If you’re approaching retirement, chances are you’re starting to think about what kind of life you’d like to lead.
When you’re (hopefully!) no longer working, would you appreciate seeing more of the world? You might envision yourself living in Costa Rica’s popular Central Valley where a 2-bedroom house costs only $500 per month and a restaurant meal at just $4 per person.
Or, you might prefer to be near your grandkids so that you can volunteer to babysit them, pamper them, and watch them grow up.
What if you could do whatever you wanted to AND had some extra cash saved up as well?
Too good to be true? It might seem that way, but it could actually be possible if you sell your house and rent in retirement.
That’s exactly what a growing number of retirees are doing—the percentage of renters over 60 grew by 43% in the last decade.
So, if you’re tempted to sell and rent and you’re wondering “Should I sell my house and rent in retirement?” you’re not alone.
Of course, renting after retirement can also have it’s challenges so, before you take the plunge to sell your house and rent in retirement, it’s best to understand all your options and what they involve.
What are your reasons for wanting to sell your home to rent?
Just like any major life decision, selling your home and renting in retirement requires careful thought and planning. Understanding your reasons for wanting to sell your house when you retire will help you decide if the decision makes sense for you.
So, why should you opt to sell your home and rent in retirement?
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There can be many reasons that make renting after retirement a good idea. Though, more often than not, your reasoning will fall in one of the following categories:
Why worry about retirement funds when you can just sell your biggest asset?
You could just move to where it’s cheaper to live and rent a smaller house. The cost of living varies by city, so you could consider moving to a less expensive place where you get the most value for your money.
If you’re wise with your funds, you might also be able to invest the profits from the sale of your house to generate a steady income each month.
So, there are plenty of financial incentives to sell your house and rent when you retire.
A natural fact of life is that once you age you’ll get physically weaker.
What you can do now, you might not be able to do 10 years from now. Things like mowing the lawn, cleaning large windows, or even moving around comfortably in your own house need to be considered.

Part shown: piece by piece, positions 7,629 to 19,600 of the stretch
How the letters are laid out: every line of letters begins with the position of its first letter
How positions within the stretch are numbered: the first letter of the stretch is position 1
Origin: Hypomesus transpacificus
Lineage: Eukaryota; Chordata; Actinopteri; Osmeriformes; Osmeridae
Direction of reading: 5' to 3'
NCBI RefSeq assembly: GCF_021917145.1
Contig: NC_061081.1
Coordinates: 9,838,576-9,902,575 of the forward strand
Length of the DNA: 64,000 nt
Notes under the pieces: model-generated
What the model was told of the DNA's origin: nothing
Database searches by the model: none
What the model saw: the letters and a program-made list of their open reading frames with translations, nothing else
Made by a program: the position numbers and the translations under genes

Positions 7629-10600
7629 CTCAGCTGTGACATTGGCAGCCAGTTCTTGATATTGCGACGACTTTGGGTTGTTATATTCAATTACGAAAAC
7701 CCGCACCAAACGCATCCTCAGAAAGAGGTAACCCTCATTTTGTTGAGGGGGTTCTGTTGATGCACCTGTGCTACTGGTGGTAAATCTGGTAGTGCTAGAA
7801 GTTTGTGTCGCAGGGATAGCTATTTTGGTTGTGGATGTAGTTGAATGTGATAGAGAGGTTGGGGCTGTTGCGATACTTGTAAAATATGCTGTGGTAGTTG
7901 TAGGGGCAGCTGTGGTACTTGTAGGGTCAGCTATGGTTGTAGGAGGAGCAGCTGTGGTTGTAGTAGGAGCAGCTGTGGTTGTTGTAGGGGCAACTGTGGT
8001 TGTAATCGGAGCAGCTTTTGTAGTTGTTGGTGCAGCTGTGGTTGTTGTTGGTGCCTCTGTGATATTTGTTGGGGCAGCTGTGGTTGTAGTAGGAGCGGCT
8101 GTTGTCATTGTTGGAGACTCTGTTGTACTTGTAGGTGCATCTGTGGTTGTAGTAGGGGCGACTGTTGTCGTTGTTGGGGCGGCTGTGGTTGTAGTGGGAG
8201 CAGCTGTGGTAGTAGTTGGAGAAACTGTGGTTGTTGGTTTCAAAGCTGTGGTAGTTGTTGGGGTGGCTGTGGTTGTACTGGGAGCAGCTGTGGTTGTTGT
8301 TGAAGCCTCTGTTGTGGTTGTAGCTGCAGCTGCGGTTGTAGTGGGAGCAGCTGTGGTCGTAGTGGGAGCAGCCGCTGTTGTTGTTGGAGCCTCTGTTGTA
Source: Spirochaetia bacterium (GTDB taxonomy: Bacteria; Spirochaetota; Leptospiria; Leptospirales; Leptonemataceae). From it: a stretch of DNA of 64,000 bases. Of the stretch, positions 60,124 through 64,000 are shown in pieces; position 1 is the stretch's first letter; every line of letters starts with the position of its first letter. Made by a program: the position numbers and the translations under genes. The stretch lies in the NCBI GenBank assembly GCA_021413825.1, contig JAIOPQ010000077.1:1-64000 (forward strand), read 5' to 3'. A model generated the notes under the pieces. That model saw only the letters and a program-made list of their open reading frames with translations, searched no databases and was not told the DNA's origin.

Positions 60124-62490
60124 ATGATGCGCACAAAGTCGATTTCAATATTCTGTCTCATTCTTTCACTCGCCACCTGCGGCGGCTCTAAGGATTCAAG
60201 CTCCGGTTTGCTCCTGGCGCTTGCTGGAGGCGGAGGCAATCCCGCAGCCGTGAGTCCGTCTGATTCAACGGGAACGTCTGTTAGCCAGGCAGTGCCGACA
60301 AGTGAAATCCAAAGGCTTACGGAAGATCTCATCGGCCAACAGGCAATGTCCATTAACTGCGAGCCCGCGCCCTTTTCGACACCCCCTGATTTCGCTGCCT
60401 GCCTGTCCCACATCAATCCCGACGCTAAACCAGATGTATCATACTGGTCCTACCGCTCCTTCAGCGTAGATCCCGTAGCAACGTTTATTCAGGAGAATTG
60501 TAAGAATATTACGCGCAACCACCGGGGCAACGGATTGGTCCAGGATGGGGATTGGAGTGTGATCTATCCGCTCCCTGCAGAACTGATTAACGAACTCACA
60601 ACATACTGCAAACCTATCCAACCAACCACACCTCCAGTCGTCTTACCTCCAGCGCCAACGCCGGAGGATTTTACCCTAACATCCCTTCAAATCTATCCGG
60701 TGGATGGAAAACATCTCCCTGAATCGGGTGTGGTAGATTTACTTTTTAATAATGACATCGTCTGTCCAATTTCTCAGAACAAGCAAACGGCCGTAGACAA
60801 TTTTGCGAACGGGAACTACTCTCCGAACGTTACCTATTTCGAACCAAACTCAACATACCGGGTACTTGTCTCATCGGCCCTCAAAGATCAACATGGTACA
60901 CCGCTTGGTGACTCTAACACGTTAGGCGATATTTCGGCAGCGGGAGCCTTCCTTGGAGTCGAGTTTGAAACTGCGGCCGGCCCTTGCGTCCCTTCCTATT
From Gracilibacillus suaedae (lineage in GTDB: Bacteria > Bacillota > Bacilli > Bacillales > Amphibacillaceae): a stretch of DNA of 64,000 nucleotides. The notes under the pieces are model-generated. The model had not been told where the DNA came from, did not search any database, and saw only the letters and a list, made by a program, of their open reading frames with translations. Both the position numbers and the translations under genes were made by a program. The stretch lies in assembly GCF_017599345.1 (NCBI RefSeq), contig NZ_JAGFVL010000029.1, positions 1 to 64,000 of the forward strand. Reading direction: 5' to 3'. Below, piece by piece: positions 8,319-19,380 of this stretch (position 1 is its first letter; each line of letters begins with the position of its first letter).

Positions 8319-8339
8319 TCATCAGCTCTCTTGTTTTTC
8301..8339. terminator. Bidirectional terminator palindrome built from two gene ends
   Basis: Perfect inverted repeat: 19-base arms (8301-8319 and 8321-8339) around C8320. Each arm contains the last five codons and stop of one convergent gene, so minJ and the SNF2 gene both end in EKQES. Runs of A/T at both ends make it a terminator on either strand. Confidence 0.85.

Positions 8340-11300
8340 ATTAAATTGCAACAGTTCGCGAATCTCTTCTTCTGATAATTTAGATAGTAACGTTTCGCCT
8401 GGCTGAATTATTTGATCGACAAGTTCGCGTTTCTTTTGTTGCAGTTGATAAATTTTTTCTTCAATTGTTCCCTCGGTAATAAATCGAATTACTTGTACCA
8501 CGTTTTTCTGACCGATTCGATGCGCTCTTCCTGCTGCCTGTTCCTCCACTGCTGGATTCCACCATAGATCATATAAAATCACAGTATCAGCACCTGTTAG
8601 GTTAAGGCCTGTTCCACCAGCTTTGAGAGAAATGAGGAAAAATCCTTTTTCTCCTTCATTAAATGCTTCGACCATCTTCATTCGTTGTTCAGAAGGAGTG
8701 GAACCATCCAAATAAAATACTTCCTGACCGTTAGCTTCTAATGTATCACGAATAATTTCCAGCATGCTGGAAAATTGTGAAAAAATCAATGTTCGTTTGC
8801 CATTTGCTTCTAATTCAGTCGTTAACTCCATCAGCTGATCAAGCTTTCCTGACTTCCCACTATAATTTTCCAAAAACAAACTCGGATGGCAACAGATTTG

True, you could make your home more accessible by adding handrails, modifying flooring, or installing a walk-in shower, and that’s what 19% of retired homeowners do.
But you could also save yourself the trouble and just move somewhere more appropriate for your retirement years. Small rental units will usually be easier to clean and to navigate as you age.
Chances are you won’t be tied down to a particular area in retirement, which frees you up to move.
You may have bought the house in a neighborhood that was convenient for work, or in a good school district, as those things mattered at the time. But, you’re eventually going to stop working and your kids may have long moved out.
You want to take it easy and enjoy a more laid-back lifestyle. A smaller space could be better suited to your lifestyle needs.
Maybe you can even find areas where there’s a community center for retirees, or move wherever you fancy, really. The sky is your limit!
Is renting better than owning in retirement?
At this point, you’re probably thinking that all this sounds very similar to downsizing. But, rather than buying another place, you’d just be renting after retirement.
Matt Cosgriff, a BerganKDV certified financial planner and retirement consultant, says in an Investopedia article that “In many cases, it makes financial sense for retirees to downsize as it eliminates maintenance costs and higher rent or mortgage payments”.
If you’re wondering whether renting is better than owning in retirement, it’s not necessarily the case. To answer whether is it better to rent or buy in retirement will require figuring out how much you’ll need to comfortably retire, and how certain you are of your decision.
To determine the best approach for your situation, start by comparing how much is owed on your home and how much it’s currently valued at. Ensure you’re not over or under estimating these figures as that’ll mislead you.
Then, add in other sources of funding such as pensions, social security, retirement accounts, etc. Your financial position should tell you whether it is better to rent or buy in retirement.
Generally, having less funds suggests that you should rent in retirement, because that’ll give you the option to invest the money and generate a revenue stream.
You might also be able to save on all the costs of buying a home. Unless you can afford to buy in cash, chances are you’ll have to take out another mortgage if you elect to buy rather than rent.